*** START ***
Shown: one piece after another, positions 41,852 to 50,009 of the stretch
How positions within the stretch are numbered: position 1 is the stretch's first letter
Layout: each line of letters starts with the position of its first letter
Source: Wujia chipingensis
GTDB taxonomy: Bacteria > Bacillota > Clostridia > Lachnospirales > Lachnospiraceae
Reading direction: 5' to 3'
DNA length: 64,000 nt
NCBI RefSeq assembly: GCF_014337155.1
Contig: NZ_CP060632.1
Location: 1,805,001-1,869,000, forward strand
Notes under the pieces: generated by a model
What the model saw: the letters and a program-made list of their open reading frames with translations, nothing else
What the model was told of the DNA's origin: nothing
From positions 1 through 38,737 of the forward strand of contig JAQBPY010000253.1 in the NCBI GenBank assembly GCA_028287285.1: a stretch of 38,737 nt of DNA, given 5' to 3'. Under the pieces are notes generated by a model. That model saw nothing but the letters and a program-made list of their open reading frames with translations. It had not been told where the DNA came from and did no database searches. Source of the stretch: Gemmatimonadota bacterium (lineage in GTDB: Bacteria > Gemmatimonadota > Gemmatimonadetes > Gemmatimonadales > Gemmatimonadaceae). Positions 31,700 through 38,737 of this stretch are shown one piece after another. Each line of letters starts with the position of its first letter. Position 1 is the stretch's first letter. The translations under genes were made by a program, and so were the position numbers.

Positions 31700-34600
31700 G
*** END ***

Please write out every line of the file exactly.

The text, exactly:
Shown: one piece after another, positions 41,852 to 50,009 of the stretch
How positions within the stretch are numbered: position 1 is the stretch's first letter
Layout: each line of letters starts with the position of its first letter
Source: Wujia chipingensis
GTDB taxonomy: Bacteria > Bacillota > Clostridia > Lachnospirales > Lachnospiraceae
Reading direction: 5' to 3'
DNA length: 64,000 nt
NCBI RefSeq assembly: GCF_014337155.1
Contig: NZ_CP060632.1
Location: 1,805,001-1,869,000, forward strand
Notes under the pieces: generated by a model
What the model saw: the letters and a program-made list of their open reading frames with translations, nothing else
What the model was told of the DNA's origin: nothing
From positions 1 through 38,737 of the forward strand of contig JAQBPY010000253.1 in the NCBI GenBank assembly GCA_028287285.1: a stretch of 38,737 nt of DNA, given 5' to 3'. Under the pieces are notes generated by a model. That model saw nothing but the letters and a program-made list of their open reading frames with translations. It had not been told where the DNA came from and did no database searches. Source of the stretch: Gemmatimonadota bacterium (lineage in GTDB: Bacteria > Gemmatimonadota > Gemmatimonadetes > Gemmatimonadales > Gemmatimonadaceae). Positions 31,700 through 38,737 of this stretch are shown one piece after another. Each line of letters starts with the position of its first letter. Position 1 is the stretch's first letter. The translations under genes were made by a program, and so were the position numbers.

Positions 31700-34600
31700 G